Tuesday, November 08, 2005

Cheney's Torture Crusade

It's 1976 and 1992 all over again. Having served in the Gerald Ford administration as it was winding down and the administration of the current president’s father as it lost its footing, Vice-President Dick Cheney knows what it’s like to be part of a failing political enterprise. Even though Cheney has been more powerful than the president he serves, his effort to remake American government is crumbling at his feet. When Cheney assumed the vice-presidency, he made a determined effort to neutralize many of the checks and balances in American politics, centralize power in the White House and Pentagon, and wage an aggressive policy of overthrowing antagonistic regimes like Iraq, North Korea, Iran, and Venezuela. In doing so, he made his office the driving force in the Bush administration and turned the president into the inspirational public spokesperson for Cheney’s initiatives.

At first, Vice-President Cheney enjoyed a lot of success against Bush administration rivals like Colin Powell and Christine Todd Whitman. Cheney over-ruled Whitman on carbon dioxide emissions and the much more formidable Powell on North Korea, Iraq intelligence, and torture. However, the many foreign policy failures of “the Cheney doctrine” have gradually shaken Cheney’s choke hold on the policy apparatus. Apart from Saddam Hussein’s government, all of the antagonistic governments are stronger now than they were five years ago. Although the Iraq invasion is failing by almost any measure, it is especially failing to bring about the Bush administration’s goal of a democratic transformation of the Arab Middle East. Indeed, it’s hard to think of an Arab country that is not now a fertile ground for terrorist recruitment and thus a real threat to American security. As a result of the crucial foreign policy failures, Cheney is now the subject of ridicule for the false claims he made about Iraqi WMD and connections with al-Qaeda. Likewise, he’s losing much of his clout in American government. Not only is his former chief of staff Scooter Libby under indictment for outing a CIA operative, but many of Cheney’s most effective allies in the bureaucracy were either forced to resign (Wolfowitz and Feith) or transferred out of the policy loop (Bolton). As a result, Cheney’s office does not have the clout it used to have in the State Department or Pentagon.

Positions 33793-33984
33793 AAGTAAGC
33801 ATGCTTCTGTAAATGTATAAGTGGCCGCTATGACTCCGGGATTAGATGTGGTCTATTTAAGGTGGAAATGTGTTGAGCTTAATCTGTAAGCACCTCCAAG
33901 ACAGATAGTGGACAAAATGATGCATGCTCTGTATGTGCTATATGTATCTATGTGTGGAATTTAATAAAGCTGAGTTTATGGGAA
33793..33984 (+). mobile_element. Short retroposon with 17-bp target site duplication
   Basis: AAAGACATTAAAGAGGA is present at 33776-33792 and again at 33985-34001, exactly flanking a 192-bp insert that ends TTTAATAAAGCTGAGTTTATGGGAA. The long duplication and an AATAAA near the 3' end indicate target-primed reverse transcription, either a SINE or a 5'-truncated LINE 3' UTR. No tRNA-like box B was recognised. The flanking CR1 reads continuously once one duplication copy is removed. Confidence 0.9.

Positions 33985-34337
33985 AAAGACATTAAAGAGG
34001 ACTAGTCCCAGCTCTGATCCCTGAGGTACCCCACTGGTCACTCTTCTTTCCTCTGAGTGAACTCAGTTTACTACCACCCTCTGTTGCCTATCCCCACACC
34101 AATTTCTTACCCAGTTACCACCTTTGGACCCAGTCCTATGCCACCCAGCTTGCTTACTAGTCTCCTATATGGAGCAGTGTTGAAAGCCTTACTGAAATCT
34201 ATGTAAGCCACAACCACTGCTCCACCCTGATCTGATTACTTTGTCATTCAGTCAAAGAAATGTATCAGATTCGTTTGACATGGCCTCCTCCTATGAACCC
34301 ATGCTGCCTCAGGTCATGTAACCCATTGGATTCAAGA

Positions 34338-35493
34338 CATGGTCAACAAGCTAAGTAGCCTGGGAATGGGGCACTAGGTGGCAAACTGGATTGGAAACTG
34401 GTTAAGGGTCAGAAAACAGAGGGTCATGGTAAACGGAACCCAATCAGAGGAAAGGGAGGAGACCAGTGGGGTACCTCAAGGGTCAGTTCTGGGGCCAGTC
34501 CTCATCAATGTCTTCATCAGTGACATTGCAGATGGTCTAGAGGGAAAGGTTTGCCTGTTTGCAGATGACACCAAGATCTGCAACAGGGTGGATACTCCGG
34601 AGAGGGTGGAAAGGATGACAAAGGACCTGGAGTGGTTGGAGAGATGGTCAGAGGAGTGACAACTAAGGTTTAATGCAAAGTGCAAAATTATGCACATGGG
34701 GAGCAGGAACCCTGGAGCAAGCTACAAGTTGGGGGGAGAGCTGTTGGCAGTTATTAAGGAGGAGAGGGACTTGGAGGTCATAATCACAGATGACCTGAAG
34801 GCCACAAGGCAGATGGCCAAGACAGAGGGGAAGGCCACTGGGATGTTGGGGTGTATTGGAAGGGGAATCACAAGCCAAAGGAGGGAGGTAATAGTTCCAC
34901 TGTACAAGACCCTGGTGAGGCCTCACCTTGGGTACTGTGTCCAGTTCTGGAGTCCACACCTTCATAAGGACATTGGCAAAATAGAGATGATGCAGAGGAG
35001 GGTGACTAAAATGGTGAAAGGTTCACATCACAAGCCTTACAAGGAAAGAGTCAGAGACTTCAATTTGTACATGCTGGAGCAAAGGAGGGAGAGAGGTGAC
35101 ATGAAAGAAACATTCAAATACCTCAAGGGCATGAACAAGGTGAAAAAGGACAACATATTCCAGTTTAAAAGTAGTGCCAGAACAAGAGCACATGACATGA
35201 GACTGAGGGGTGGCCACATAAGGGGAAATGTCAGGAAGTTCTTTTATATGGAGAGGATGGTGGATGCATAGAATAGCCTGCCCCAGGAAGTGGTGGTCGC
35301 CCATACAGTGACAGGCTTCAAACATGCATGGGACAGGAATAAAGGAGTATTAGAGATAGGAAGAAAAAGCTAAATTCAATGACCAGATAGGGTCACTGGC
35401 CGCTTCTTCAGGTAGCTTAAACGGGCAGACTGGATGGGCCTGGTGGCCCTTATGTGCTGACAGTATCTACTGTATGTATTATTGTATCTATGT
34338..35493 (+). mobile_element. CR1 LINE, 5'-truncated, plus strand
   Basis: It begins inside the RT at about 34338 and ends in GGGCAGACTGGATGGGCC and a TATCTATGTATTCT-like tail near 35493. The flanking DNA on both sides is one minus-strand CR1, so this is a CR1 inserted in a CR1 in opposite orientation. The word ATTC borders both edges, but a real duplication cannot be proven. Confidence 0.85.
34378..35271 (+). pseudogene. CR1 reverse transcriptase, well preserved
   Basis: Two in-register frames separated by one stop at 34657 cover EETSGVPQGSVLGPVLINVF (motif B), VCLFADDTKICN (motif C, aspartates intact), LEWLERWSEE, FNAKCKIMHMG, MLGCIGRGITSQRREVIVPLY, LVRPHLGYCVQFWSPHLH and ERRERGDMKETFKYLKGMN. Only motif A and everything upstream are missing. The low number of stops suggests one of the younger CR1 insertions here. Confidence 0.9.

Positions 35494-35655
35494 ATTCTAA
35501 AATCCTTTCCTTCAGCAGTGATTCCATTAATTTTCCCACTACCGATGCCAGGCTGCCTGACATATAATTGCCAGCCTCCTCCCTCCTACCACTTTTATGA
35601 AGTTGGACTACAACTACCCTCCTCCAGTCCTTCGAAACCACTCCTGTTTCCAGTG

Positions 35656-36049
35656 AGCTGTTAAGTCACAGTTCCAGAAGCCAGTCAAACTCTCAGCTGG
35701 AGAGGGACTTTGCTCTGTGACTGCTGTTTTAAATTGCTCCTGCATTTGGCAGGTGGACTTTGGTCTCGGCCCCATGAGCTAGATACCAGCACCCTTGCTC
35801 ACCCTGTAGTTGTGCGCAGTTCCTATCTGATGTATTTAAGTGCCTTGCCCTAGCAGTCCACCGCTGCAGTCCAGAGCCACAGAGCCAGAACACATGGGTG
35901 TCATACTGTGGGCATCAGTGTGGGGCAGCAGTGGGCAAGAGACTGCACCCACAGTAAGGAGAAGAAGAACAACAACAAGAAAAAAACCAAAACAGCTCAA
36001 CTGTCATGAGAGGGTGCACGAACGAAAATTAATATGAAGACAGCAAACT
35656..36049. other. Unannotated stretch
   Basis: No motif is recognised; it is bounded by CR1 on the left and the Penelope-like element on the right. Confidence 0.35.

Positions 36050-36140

The unpopularity of the war also guarantees that Cheney won’t have a legacy beyond 2008. One of the first things that a winner between John McCain and Hillary Clinton will do is clean Cheney’s supporters out of the national security apparatus and wipe out the memory of Cheney’s initiatives. Condoleeza Rice, the current choice of fantasy conservatives and increasingly public persona herself, would do the same.

Vice-President Cheney’s current crusade for the right of American forces to torture captured suspects is a strong indication of the extent to which he has been forced on the defensive. Not only has the Senate passed Sen. John McCain’s legislation to ban the use of torture, but the State Department and military lawyers in the Pentagon are drawing up their own guidelines for re-affirming Geneva standards for handling prisoners. Cheney and his supporters are using all of the tricks of the bureaucratic trade to resist these initiatives. Cheney himself has been meeting with the Republican caucus in the Senate while his staff has been threatening vetoes of major defense legislation, holding meetings without informing bureaucratic opponents like Secretary of State Rice, and holding up final approval for new policy guidelines. Cheney has become a one-man filibuster for torture, but the significant point is that he is playing bureaucratic defense now and it’s only a matter of time before Cheney’s enemies break through his defenses and get his torture policies reversed.

Given Vice-President Cheney’s influence on President Bush, he won’t become just “another guy” in the Bush administration. However, it’s becoming evident that Dick Cheney is no longer a driving force in American government.


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